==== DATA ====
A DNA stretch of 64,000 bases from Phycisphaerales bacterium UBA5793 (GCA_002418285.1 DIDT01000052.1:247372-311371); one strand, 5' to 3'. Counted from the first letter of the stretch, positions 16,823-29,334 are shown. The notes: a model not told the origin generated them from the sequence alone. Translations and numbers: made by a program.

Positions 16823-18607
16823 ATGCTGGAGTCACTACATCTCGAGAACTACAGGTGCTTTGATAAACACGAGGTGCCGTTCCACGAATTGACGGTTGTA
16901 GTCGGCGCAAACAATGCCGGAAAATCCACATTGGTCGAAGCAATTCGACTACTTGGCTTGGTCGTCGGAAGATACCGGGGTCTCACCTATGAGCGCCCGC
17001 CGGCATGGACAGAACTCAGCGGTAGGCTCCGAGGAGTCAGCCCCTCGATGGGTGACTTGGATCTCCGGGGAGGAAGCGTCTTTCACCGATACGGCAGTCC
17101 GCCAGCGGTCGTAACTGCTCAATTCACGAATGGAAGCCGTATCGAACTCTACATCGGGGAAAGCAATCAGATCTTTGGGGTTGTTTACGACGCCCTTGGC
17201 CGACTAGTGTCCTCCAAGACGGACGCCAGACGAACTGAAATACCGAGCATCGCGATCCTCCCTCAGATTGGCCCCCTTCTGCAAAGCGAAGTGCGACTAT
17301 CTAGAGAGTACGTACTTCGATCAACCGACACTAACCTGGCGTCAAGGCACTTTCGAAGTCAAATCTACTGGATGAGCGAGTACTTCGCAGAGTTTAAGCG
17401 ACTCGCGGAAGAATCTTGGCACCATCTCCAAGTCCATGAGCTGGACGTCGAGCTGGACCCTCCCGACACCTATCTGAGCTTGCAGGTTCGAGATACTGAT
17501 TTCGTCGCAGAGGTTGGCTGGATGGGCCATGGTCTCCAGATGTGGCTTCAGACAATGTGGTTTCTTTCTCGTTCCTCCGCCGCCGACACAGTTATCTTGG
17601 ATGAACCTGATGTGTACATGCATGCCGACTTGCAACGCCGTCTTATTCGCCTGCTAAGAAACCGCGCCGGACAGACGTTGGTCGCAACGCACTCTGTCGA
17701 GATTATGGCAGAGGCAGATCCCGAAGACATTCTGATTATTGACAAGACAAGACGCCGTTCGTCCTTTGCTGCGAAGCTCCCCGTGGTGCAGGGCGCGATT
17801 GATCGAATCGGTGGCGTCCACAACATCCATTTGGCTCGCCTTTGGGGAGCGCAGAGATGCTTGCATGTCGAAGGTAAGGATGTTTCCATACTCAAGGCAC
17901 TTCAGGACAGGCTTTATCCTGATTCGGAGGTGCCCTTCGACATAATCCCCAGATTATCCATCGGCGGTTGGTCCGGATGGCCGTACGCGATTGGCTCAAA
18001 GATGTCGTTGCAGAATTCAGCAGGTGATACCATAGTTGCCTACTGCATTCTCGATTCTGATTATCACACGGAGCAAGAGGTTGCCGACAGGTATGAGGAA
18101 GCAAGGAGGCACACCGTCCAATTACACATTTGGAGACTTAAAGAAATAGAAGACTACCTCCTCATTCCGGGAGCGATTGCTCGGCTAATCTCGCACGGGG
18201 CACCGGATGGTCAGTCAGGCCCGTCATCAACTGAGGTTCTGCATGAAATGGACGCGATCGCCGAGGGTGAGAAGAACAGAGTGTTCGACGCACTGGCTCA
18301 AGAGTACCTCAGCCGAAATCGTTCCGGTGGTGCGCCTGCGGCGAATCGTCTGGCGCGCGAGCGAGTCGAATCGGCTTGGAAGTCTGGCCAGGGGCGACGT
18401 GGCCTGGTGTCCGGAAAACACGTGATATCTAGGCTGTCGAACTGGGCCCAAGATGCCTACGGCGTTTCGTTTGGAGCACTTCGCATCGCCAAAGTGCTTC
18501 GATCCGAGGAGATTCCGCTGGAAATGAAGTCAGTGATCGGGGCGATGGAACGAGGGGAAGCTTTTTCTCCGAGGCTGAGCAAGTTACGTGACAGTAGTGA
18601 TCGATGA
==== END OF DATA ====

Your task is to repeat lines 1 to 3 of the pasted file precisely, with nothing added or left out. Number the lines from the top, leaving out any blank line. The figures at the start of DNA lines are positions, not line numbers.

A DNA stretch of 64,000 bases from Phycisphaerales bacterium UBA5793 (GCA_002418285.1 DIDT01000052.1:247372-311371); one strand, 5' to 3'. Counted from the first letter of the stretch, positions 16,823-29,334 are shown. The notes: a model not told the origin generated them from the sequence alone. Translations and numbers: made by a program.

Positions 16823-18607
16823 ATGCTGGAGTCACTACATCTCGAGAACTACAGGTGCTTTGATAAACACGAGGTGCCGTTCCACGAATTGACGGTTGTA